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United States v. Linares

United States District Court, D. Idaho

September 21, 2016

UNITED STATES OF AMERICA, Plaintiff,
v.
HORACIO LINARES, Defendant.

          MEMORANDUM DECISION AND ORDER

          B. Lynn Winmill, United States District Court Chief Judge.

         The Court has before it Defendant Linares's Motion to Withdraw Guilty Plea (Dkt. 492). The Court conducted a hearing on the motion on September 7, 2016 and now issues the following decision.

         The standard in the Ninth Circuit for withdrawal of a guilty plea is fairly well established. After the court accepts a guilty plea, but before it imposes sentence, a defendant may withdraw the plea if “the defendant can show a fair and just reason for requesting the withdrawal.” Fed. R. Crim. P. 11(d)(2)(B). The burden is on the defendant to show the fair and just reason. United States v. Ortega-Ascanio, 376 F.3d 879, 883 (9th Cir.2004). Fair and just reasons include inadequate Rule 11 plea colloquies, newly discovered evidence, intervening circumstances, or any other reason for withdrawing the plea that did not exist when the defendant entered his plea. United States v. McTiernan, 546 F.3d 1160, 1167 (9th Cir.2008). Notably, the Ninth Circuit has indicated that a defendant cannot withdraw his plea because he realizes that his sentence will be higher than he had expected.” United States v. Nostratis, 321 F.3d 1206, 1211 (9th Cir. 2003).

         A review of the transcript of the change of plea hearing[1], plus the evidence and argument presented at the hearing on the motion to withdraw, indicate that the defendant has not met his burden. He gives a two-part argument for wanting to withdraw his guilty plea - the recommended guideline range is above what he expected it to be, and he speaks very little English so he did not fully understand the agreement.

         The recommended guideline range is based on facts that were contained in an earlier copy of the plea agreement which had been translated into Spanish (written) and provided to Linares. By his own testimony, he had a week or two to review that plea agreement. The only change made to the final plea agreement was the removal of one sentence at the request of Linares. The removed sentence stated a specific amount of controlled substance which the parties would agree was distributed by Linares. That number would have resulted in a specific base offense level. Linares wanted it removed and it was removed.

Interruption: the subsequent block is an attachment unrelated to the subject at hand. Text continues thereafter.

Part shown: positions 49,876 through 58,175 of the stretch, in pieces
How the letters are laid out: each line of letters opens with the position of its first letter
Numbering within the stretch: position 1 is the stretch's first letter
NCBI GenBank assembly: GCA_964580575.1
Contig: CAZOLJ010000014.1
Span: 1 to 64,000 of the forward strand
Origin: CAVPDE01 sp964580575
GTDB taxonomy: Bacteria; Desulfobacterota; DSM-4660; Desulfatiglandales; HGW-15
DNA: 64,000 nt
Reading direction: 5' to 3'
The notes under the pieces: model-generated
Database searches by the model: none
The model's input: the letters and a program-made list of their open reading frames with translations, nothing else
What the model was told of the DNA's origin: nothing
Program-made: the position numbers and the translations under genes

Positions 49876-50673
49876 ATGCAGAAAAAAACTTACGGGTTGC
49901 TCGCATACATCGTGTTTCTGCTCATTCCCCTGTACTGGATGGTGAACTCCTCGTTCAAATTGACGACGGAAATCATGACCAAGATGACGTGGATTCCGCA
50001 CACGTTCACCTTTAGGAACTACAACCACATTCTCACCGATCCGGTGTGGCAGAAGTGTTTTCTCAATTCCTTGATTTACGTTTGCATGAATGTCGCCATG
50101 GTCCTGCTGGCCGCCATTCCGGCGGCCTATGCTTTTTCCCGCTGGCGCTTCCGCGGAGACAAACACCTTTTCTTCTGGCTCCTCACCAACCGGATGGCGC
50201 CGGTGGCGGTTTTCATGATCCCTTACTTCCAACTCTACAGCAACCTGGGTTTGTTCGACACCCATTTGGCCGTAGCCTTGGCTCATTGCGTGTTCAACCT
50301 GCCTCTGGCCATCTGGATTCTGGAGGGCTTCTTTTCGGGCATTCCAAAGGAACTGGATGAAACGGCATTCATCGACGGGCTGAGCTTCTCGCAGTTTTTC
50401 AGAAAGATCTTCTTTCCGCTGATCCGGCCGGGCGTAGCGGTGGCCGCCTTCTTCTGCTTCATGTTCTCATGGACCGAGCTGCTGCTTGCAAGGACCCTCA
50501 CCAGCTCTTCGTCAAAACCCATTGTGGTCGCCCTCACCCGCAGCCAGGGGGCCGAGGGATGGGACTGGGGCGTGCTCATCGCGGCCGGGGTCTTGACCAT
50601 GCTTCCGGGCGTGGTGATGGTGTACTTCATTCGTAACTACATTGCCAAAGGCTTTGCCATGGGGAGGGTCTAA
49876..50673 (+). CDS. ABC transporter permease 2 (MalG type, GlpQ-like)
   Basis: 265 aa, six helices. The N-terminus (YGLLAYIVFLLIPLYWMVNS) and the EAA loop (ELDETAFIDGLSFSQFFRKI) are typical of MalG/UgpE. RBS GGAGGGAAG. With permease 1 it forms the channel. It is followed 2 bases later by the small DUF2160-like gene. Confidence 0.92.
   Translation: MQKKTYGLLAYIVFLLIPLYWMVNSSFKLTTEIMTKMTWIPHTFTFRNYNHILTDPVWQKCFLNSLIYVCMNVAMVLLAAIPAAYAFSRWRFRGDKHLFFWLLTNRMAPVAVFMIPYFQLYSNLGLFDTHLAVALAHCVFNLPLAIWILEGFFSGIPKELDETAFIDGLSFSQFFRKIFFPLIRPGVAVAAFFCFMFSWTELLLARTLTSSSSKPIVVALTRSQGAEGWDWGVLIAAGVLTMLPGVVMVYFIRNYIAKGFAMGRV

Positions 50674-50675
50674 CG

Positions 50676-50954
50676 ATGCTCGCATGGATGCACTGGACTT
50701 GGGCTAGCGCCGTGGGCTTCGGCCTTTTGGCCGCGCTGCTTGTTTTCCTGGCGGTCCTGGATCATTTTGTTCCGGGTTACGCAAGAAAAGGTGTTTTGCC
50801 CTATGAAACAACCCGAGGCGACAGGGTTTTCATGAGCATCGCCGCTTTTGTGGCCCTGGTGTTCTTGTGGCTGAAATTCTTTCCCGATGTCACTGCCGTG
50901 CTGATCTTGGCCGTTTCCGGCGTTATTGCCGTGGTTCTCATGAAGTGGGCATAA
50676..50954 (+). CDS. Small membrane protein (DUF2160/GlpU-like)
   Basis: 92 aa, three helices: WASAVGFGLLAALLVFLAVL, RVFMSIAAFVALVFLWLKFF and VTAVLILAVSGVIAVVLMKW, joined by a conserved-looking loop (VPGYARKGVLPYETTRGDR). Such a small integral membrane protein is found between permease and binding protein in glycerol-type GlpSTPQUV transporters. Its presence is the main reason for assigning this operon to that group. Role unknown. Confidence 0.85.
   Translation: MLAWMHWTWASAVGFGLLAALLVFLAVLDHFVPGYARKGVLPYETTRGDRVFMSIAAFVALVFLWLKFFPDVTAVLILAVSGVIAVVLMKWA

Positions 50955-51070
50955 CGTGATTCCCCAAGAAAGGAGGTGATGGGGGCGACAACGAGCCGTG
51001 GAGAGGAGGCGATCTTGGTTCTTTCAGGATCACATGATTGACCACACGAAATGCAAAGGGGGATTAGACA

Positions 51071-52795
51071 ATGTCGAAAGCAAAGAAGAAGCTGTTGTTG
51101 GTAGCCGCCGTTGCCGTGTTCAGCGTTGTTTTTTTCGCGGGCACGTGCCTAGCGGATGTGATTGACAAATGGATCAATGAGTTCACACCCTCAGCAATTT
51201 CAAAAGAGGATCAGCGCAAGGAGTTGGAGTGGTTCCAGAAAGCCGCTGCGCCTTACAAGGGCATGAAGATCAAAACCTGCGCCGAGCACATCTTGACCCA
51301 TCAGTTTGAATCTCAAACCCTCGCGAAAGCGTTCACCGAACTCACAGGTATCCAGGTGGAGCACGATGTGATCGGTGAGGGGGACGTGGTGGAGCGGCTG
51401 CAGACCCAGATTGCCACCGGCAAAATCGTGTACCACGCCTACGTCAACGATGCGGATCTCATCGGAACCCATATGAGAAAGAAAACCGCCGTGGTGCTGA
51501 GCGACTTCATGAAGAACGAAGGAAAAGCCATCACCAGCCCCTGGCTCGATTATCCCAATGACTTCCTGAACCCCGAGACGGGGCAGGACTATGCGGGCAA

Linares then signed the plea agreement without that one sentence. The signed plea agreement contains language indicating that it was read to him by an interpreter, that he carefully reviewed every part of the agreement with his attorney, that he discussed all of his rights with his attorney, and that no other promises or inducements had been made to him. Plus, at the change of plea hearing he stated, under oath, that he had discussed the plea agreement with his attorney. And he agreed, again under oath, with the Government's factual basis for the crime, after hearing it from the interpreter.

         Under these circumstances, the Court finds that Linares participated in his plea negotiations, and willingly signed a plea agreement he understood. His testimony at the change of plea hearing does nothing to change that. In fact, his testimony was more inconsistent than anything. He testified that he did not sign the initial version of the plea agreement because he was “not in agreement with any of the terms” of it. Yet, he later signed a plea agreement that was identical to the initial version, except for one sentence that had been removed at his request. He then testified that he wanted the offense level specified in the plea agreement - but it is undisputed that he is the one who wanted it removed. Clearly, Linares and the Government negotiated about a base offense level, could not agree on one, and ultimately agreed to a plea agreement which did not contain an agreed upon base offense level. That Linares did not get everything he wanted in the plea agreement - but signed it after fully reviewing it in Spanish and with an interpreter - and ultimately received a recommended base offense level he did not want, is not grounds for withdrawal of the guilty plea. As explained above, a defendant cannot withdraw his guilty plea because his sentence will be higher than he expected. Nostratis, 321 F.3d at 1211. Linares has not shown “a fair and just reason for requesting the withdrawal.” Fed. R. Crim. P. 11(d)(2)(B). Accordingly, the Court will deny the motion and set this case for sentencing.

         ORDER

         IT IS HEREBY ORDERED:

         1. Defendant Linares's Motion to Withdraw Guilty Plea (Dkt. 492) is DENIED.

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Notes:

[1] The change of plea hearing was conducted by visiting District Judge Dee Benson from the District of Utah. I reviewed the official transcript of that ...


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